TUCKER CARLSON (HOST): So, there are a million places to start, there are so many things happening. I want to look a little more deeply into one story, into several facets of a story in the news today, because I think it might tell us what's happening more broadly. And it's a story of a woman called Amanda Gorman, who is a poet, she's 23, when she was 22 she gave the inaugural poem at President Biden's inauguration.
The key thing to know about Amanda Gorman is that she is the representative of an oppressed group — that is the way we are introduced to her in every profile. Amanda Gorman, in addition to being called “Amanda,” is the product of the most expensive private school in Los Angeles, $42,000 a year for 13 years, Harvard College for 4 years, a semester abroad in Spain — all paid for by others, no student debt. In what sense is she oppressed?
DOUGLAS MURRAY (ASSOCIATE EDITOR, THE SPECTATOR): Well, obviously the age we live in has a strange value system. Many of us grew up in societies where we admired people who were brave or heroic, who strove to show people the way to be brave in their lives.
In our own lifetimes, this has changed. Now, if you want to be a leader, you have to show that you are an oppressed minority, you have to show suffering, you have to show beleaguerment, that everything's been done against you. People are meant to not admire heroism but to admire suffering. And so we have created a suffering Olympics, where even very very privileged people wish people not to recognize their privilege but rather to think of them as being downtrodden. And this is just this era's passport to elite success.
CARLSON: It does seem like sometimes the most privileged spend the most time telling us that they're oppressed. And I guess that's what's so bewildering as you watch this.
MURRAY: Yes. And of course, it's an impossible game because we could point out that this is nonsense. We could just say, I don't recognize your right to claim victimhood. You seem not to me to be a victim. But then there are clever little things you can do as a part of that. You can say back to that, well, I'm part of X oppressed group. So even though I might have been lucky in my life, I'm part of a group that can give me the passport to elite success by being oppressed.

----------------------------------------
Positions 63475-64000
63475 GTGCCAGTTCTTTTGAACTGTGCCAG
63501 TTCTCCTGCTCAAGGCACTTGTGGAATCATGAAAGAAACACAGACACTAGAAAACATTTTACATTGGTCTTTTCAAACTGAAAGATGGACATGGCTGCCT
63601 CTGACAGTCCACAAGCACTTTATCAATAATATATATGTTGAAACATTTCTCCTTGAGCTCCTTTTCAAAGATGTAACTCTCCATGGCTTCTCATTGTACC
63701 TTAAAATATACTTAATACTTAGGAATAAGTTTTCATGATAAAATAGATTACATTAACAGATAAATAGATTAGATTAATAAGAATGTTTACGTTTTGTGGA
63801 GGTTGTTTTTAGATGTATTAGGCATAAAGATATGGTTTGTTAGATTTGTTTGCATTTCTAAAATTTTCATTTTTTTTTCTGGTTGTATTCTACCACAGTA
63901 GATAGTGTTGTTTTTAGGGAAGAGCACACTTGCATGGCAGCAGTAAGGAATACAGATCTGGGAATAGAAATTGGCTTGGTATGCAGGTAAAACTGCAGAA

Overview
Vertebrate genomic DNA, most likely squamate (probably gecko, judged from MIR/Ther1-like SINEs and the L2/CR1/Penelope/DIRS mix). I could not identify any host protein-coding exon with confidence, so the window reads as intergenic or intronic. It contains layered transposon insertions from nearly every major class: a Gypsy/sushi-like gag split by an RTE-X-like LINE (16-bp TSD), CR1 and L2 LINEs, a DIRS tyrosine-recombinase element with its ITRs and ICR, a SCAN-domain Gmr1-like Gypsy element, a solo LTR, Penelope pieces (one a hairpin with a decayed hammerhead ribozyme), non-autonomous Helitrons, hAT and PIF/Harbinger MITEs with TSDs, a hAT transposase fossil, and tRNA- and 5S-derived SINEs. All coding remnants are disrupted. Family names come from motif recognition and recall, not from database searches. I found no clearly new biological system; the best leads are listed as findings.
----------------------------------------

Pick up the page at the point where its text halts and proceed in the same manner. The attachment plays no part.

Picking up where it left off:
There are other ones like this. People can say, Oh, I've got mental health as if everybody else doesn't have any mental health issues. You can do various things like this. But the point is to show yourself to be the most oppressed person so that you win, so that you win, and then you can tell everyone else what to do.
And Amanda Gorman has this to an extraordinary extent. It's almost as if it's the whole thing of her doing this alleged poem, just a list of banalities, really, at the inauguration, it was almost just, I dare you -- I dare you to criticize this work. There were people who criticized the poem who immediately were lambasted for criticizing how dare you criticize the poem.
Amanda Gorman, by any normal measure, has, as you pointed out, had a much luckier life than almost anybody in America.
But if you point out that even you don't like a poem, it doesn't seem to rhyme, doesn't seem to scan, doesn't seem to be memorable. You're doing that against somebody you're not meant to criticize because the person you're criticizing can claim oppression. This is an irreducible game. I mean, we can all play it. It's just that I think decent people wouldn't and shouldn't.
CARLSON: What does it do to art? I mean if you care about -- I actually like poetry and I think it's interesting, it's important, it's difficult to write. If you tell a population this is beauty, this is art, when it's so obviously not what does that do to art?
MURRAY: Well, our age has decided that beauty isn't very important.
It's decided that political banality is of utmost importance, that your life will be find meaning if you demonstrate and wave placards and much more. I think this is a horrible view of life. It's a radical left view of life that thinks you'll find meaning by protesting and yelling. These people forget that actually, I think nobody on their deathbeds looks back at their life and thinks, I wish I'd attended that protest, I wish I'd made placards. Wouldn't it have been good? No. Most of them deathbeds regret they didn't spend more time with loved ones.
MURRAY: So the whole sense of what's important in our society has changed radically and in an ugly direction.
It makes everything political. It wants to politicize everything. It wants to politicize art. It wants to politicize poetry. All of the things that were meaningful in our lives have been picked up and spun through this cycle of politics. And it's boring. It's ugly.
And I think that it's the job of any sensible person to say, I refute this. I refuse to join in this game. I refuse to have this vision of life. I have a better vision of life and how it should be lived. And we should have said that.